I've been aghast at the broad adoption of thick client JS frameworks on the open web and a growing open hostility towards progressive enhancement, as if it's somehow not possible to build a single page app without totally breaking everything that makes the web a great platform.
There is a reasonable argument to be made that the vast majority of websites should not be using one of these, as the majority of these frameworks are incompatible with progressive enhancement and progressive enhancement is still the best way to build most sites. I firmly believe vanilla JS should be everyone's default. There are exceptions, but those exceptions are very narrowly tailored. I think this article which outlines those exceptions should be required reading for every web developer.
It seems like a lot of people these days don't realize you can build single page apps using progressive enhancement. And when you do, they perform better and are more fault tolerant while avoiding an unnecessary hard JS dependency. This whole stereotype you hear from people about single page apps being the future and progressive enhancement being the past is the most annoying false dichotomy ever. You can do both so long as you consider choices other than big, largely badly designed frameworks. It seems like most people who use Angular just want to make websites that don't reload the page when you click links. Maybe consider using a client-side router library instead of a giant monoframework. Way less code that has to be dumped on the user.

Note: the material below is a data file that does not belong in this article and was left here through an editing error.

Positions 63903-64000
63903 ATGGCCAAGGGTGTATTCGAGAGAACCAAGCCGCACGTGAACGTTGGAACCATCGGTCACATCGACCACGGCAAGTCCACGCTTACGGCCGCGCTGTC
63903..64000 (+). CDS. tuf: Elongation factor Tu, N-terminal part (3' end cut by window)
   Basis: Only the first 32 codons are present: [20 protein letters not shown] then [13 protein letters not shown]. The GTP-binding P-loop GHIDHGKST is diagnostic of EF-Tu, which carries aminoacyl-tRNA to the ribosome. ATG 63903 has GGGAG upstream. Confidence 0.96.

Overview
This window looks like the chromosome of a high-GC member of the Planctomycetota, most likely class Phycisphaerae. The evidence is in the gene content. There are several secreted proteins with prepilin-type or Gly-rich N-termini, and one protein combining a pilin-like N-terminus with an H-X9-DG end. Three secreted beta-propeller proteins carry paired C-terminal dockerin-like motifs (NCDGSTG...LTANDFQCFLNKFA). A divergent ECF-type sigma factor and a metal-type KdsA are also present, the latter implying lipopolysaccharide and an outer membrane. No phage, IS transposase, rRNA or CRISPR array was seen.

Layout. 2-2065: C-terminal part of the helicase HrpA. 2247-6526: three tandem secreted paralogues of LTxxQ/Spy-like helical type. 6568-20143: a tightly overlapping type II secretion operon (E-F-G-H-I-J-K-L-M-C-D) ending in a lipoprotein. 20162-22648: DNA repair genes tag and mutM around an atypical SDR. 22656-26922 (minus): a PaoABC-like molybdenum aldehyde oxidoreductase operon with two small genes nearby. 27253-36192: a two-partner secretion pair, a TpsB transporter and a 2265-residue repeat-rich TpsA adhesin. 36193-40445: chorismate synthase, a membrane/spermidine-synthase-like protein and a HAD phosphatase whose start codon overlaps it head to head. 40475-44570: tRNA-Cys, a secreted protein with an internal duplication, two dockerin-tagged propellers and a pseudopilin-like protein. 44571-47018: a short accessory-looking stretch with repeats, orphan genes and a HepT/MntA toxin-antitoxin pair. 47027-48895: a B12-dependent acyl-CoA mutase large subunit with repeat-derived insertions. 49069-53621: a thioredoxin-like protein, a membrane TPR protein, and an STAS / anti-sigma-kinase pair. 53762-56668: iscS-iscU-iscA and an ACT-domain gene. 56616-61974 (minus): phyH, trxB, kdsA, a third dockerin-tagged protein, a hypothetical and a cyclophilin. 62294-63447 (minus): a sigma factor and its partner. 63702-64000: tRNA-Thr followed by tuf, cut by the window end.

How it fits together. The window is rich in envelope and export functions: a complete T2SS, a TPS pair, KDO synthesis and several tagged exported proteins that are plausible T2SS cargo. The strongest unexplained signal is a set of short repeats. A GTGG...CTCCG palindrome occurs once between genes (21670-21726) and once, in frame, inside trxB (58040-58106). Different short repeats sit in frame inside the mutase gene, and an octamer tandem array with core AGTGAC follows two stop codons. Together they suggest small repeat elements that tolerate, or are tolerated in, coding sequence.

I'm not saying it isn't possible to use the big monoframeworks responsibly. The article above outlines good use cases for them. If you're building a client-only Electron app for instance, then go nuts with React or whatever if you like it. But seeing people design regular websites on the open web that are mostly just text, forms, and images using things like Angular and React is the biggest, most depressingly popular cargo cult antipattern we've seen since the days of Flash sites.